Sadly, we recently lost Mr. Otis Rush a few weeks ago who was one of the last remaining blues legends. Rush was underrated by fans and critics but idolized in the blues community by everyone from Eric Clapton to Stevie Ray Vaughan and Joe Bonamassa. Rush’s 1969 album Mourning in the Morning saw the bluesman pair up with the Muscle Shoals backing band as well as producers Nick Gravenites and Mike Bloomfield (yes THAT Mike Bloomfield).
Let’s pause here really quick. I am only outlining key albums Duane Allman appeared on, there were actually a lot more and only within about a three-year period! He was one hard working dude! One major musician he worked with on two albums was the late goddess of soul, Aretha Franklin. He was a featured guitarist on her sixteenth and seventeenth albums, adding his blues and southern-inspired flare to her gorgeous tracks. A song that stands out on the album This Girl’s in Love With You is the highly covered “The Weight” originally written by the Band. Allman would actually play this song countless times in his career.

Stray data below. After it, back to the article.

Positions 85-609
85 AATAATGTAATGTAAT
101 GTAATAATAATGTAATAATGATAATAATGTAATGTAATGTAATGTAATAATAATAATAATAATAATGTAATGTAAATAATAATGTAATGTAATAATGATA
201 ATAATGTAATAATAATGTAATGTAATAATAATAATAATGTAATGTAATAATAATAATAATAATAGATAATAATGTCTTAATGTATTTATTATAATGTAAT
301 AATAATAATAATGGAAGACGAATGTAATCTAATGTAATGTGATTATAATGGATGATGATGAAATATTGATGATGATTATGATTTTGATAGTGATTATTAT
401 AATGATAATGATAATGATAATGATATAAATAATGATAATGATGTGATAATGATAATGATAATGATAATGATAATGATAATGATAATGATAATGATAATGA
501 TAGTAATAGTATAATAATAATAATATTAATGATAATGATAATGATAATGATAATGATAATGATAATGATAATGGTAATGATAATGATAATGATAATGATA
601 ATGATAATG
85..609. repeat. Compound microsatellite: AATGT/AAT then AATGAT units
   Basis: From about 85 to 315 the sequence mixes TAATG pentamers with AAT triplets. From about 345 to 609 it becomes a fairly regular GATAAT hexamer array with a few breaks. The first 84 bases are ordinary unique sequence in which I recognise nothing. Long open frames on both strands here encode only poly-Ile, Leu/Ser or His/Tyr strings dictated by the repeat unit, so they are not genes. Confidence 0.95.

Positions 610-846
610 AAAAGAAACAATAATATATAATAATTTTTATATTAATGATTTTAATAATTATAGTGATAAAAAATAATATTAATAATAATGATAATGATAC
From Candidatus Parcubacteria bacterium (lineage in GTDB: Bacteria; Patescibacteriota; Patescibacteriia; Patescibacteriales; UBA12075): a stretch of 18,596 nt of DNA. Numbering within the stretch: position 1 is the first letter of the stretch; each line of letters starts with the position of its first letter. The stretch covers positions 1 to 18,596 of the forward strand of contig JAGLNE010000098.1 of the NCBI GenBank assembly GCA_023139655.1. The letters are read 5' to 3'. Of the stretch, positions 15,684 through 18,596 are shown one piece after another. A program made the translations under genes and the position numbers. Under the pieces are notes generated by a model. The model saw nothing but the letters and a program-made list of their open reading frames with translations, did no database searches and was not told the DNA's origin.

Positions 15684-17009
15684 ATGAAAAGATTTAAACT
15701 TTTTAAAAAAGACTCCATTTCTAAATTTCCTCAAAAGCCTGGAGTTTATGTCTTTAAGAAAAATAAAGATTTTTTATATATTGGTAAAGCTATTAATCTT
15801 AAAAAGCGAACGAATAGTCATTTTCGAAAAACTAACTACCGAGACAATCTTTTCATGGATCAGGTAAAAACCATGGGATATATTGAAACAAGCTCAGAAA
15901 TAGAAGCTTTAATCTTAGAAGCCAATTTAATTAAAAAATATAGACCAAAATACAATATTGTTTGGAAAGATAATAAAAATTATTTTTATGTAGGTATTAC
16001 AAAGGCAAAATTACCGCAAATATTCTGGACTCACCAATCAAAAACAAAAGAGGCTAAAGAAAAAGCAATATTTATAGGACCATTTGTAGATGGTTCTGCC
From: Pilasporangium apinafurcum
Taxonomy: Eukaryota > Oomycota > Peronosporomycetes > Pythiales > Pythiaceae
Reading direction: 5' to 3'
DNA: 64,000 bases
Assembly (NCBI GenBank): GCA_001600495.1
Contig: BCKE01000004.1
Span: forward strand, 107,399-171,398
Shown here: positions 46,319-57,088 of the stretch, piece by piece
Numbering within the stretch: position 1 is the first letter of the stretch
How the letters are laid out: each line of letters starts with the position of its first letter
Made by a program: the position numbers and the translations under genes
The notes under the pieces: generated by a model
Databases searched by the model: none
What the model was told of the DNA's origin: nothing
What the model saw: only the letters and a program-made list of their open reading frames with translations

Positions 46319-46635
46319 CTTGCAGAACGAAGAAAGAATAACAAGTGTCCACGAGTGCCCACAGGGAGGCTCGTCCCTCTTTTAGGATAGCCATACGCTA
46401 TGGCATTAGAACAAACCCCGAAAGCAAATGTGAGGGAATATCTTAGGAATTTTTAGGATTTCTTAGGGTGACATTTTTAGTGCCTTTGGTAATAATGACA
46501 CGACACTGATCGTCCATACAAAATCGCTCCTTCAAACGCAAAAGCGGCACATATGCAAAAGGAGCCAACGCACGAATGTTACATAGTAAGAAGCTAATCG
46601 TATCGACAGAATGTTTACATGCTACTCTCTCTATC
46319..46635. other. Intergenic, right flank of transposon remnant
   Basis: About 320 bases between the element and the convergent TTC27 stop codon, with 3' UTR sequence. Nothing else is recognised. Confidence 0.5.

Derek and The Dominoes Layla and Other Assorted Love Songs
Ok, last one. Among all the artists that Duane collaborated with, the most notable would probably have to be his work with Eric Clapton on his landmark album with his band Derek and the Dominoes. Once Clapton heard Duane Allman play on a few records, then live with the Allman Brothers, he knew he had to work with him; what transpired on that recording was nothing short of mind-blowing. The duet on the solo section on “Layla” is spectacular in every way. The hard riffing and bending styles of Clapton blend wonderfully with Duane’s masterful slide work to create a sound that hadn’t been created at this point, nor can it be perfectly executed again. Even the differences between their guitar tones, Clapton with the bright, Fender Strat and Duane with the “full-tilt screech” of the Gibson Les Paul, adds musical value to the track. According to producer Tom Dowd, “There had to be some sort of telepathy going on because I’ve never seen spontaneous inspiration happen at that rate and level. One of them would play something, and the other reacted instantaneously. Never once did either of them have to say, ‘Could you play that again, please?’ It was like two hands in a glove. And they got tremendously off on playing with each other.”